Monday, May 25, 2015

Grenadines - Ultimate Caribbean!

That's It! We're Here!! - we can finally call ourselves Cruisers with a capital "C"!

Anchorage Tabago Cays

That was the feeling upon finally dropping anchor in Bequia (Beckway). Not that Bequia was so far from Wallilabou, St. Vincent, our last stop. We departed the morning of May 17 and just 5 hours and a15NM broad reach brought us to Bequia, the Northern and largest island of the Grenadines. But this was it, what we'd been aiming for all along.

The Grenadines are a group of nearly 100 small islands, islets and reefs in the Southern part of the Windwards. Most belong to St Vincent but a few, Carriacou and Petit Martinique, in the South belong to Grenada. Considered one of the greatest sailing areas in the world. It's where you find all you were dreaming of when you planned to come to the Caribbean. White sand beaches, coral reefs, coconut palm trees, beach bars and restaurants that are not much more than a hut and a BBQ grill. A variety of small islands not co-opted by mega hotel chains and huge cruise ships. So if the coral isn't as pristine as it once was, the fish not as plentiful and most of the islands have limited services...who cares. The colour of the waters vary from cobalt to pale turquoise to everything in-between. Wonderful anchorages are everywhere; some look out beyond a sheltering reef directly into the Atlantic with Africa your next landfall. You know that every second you can stay is magical!

Wooden boats under the trees in Bequia
All the islands are small. Those that are inhabited mostly have a subsistence economy eking out a living by fishing, farming and the money that visiting yachts bring in. The people are friendly. We're no longer locking our dingy or the companionway hatch! A few islands have become home to small luxurious hotels where guests are not interested in being seen. One, Mustique, is private with yachts allowed there only for their picturesque quality to the owners, I guess.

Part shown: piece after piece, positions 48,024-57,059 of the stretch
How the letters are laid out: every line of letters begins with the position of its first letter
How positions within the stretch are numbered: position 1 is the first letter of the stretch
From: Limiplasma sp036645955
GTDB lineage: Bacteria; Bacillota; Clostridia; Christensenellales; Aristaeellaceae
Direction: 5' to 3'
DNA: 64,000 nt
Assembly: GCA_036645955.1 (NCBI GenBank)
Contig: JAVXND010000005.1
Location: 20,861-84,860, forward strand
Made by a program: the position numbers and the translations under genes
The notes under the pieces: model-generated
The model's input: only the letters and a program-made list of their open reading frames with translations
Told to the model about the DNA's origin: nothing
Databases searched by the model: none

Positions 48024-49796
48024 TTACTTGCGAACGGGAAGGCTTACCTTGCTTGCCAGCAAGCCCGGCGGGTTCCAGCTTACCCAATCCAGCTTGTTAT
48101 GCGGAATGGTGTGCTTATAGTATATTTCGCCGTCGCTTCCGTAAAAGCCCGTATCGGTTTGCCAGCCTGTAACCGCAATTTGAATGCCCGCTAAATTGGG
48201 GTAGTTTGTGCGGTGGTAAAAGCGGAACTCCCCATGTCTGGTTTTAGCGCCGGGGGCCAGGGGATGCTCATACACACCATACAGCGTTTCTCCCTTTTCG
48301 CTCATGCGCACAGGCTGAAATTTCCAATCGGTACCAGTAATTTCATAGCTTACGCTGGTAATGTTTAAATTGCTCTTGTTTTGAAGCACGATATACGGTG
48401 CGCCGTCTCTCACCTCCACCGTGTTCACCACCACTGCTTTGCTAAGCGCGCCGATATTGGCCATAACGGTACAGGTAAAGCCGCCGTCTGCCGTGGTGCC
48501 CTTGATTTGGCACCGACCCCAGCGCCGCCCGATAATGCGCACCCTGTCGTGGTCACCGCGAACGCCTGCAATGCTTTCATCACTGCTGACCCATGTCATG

Bequia & Carriacou were famous for boat building. Prior to the 1970s trading schooners built in those islands plied the waters from Trinidad Northward up the island chain. There is still a boat building tradition. Locally built wooden boats still fish the waters and try to best each other in local regattas.

Bequia has a history of whaling and is still allowed to take 4 humpback whales a year, but they must be fished in small open sailboats with hand thrown harpoons. Needless to say they often don't get any.
Tanisha showed us the whale museum. Her grandfather is head harpooner.


Path along the cliffs to the bars & beaches of Bequia
Admiralty Bay the main anchorage was considered home to England's fleet prior to the discovery of English Harbor, in Antigua. So sailing ships have been at home here a long, long time. The inner harbor nearest the main town of Port Elizabeth has been taken over by moorings but there is still plenty of good holding near Princess Margaret Beach. 

This good holding is important for while we were here the trade winds were seriously blowing and due to the hills surrounding the anchorage they'd get held up for awhile then come gusting down into the bay. We'd see winds go from 13kts up to 40kts within minutes then back down to do it all over again. Wild! Luckily most days the winds would go down during  the evenings and night before picking up again with daytime heating.

In Bequia water & diesel come to us!
Bequia understands boating. So there's no wonder that several ship chandleries are here plus sail makers and mechanics. In Bequia service comes to your boat. Daffodil's Marine Service delivers water and fuel plus takes care of your laundry. Wonderful small bars and restaurants hug the waterside. The island has worked to make it convenient to visit them all. They've built an amazing set of steps and walkways on the face of the cliffs overlooking the bay to get you from town to Princess Margaret beach and on to Lower Beach. We fell in love with Papa's, run by Gert, who is Swedish and his Bequian wife. The restaurant sits high on a hill, open to the breeze and with a great view of Admiralty Bay. In the month we lingered we found ourselves there for lunch, dinner, cocktails and soursop ice cream more often than we want to admit. 

Baby turtles at the Turtle Hatchery
Teen Age Turtle